Hospitals throughout the Commonwealth have been providing emergency care throughout the COVID-19 pandemic. Since the springtime, hospitals and other healthcare facilities now provide the full spectrum of healthcare services, including preventive and wellness care, and are required to adhere to the policies put in place under the EOHHS’ Reopening Guidance.
Massachusetts has maintained adequate hospital capacity throughout the pandemic, and currently has approximately 50 percent ICU capacity available. Additional ICU and non-ICU hospital capacity can be made readily available through the repurposing of other hospital spaces, should the need be required.
To continue to prepare for a potential second surge, the state is actively monitoring multiple public health and healthcare indicators, including testing capacity, COVID test positivity rate, new COVID cases and hospitalizations, COVID mortality, and the number of hospitals using surge capacity. As influenza season approaches, the state is also closely monitoring influenza indicators and prepared to address both epidemics as necessary.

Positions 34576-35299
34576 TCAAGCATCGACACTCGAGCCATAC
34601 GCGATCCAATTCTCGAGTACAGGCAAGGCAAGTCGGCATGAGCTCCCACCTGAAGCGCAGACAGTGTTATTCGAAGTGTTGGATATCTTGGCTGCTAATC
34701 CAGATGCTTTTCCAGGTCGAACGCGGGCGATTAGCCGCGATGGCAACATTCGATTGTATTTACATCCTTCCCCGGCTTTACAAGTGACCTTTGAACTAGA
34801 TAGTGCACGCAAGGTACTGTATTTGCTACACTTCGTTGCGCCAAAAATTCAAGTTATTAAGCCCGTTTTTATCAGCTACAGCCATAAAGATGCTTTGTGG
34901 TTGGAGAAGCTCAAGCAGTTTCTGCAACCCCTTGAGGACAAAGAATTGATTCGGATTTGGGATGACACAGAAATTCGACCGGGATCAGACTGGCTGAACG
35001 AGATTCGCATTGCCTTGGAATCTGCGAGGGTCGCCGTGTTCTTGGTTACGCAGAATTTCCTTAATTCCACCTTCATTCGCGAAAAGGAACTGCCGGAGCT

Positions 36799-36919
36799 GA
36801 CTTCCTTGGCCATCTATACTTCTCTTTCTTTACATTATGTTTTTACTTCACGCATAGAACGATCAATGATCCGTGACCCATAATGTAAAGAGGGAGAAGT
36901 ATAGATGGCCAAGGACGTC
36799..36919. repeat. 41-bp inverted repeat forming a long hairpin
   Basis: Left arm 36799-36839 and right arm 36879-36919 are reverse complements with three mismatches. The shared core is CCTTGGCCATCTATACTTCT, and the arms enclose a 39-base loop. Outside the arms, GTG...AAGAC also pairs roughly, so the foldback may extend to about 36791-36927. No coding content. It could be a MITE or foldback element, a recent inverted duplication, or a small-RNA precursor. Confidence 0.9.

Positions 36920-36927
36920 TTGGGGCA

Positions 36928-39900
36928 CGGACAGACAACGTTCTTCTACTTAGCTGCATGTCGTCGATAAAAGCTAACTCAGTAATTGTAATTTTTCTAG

Alternate Medical Sites
During the springtime, five temporary alternate medical sites (or “Field Medical Stations”) provided additional medical care capacity for hospitals in Massachusetts. The state is closely monitoring indicators and if additional capacity is required to support our hospital system, the state is prepared to rapidly reinstate alternate medical sites.
Crisis Standards of Care Planning Guidance for the COVID-19 Pandemic
On October 20th, 2020, DPH issued revised Crisis Standards of Care Planning Guidance for the COVID-19 Pandemic. (Accessible version)
This Guidance provides direction for the triage of critically ill patients in the event that the public health emergency caused by the COVID-19 pandemic creates a demand for in-patient critical care resources that outstrips supply. It seeks to ensure that every patient has equitable access to care from which they might benefit, and that tragically difficult decisions about the allocation of scarce in-patient care resources must be grounded only on evidence-based criteria that are clear, transparent, and objective; biological factors related only to the likelihood and magnitude of benefit from the medical resources; and should at all times minimize inequitable outcomes. Hopefully, these guidelines will never need to be activated.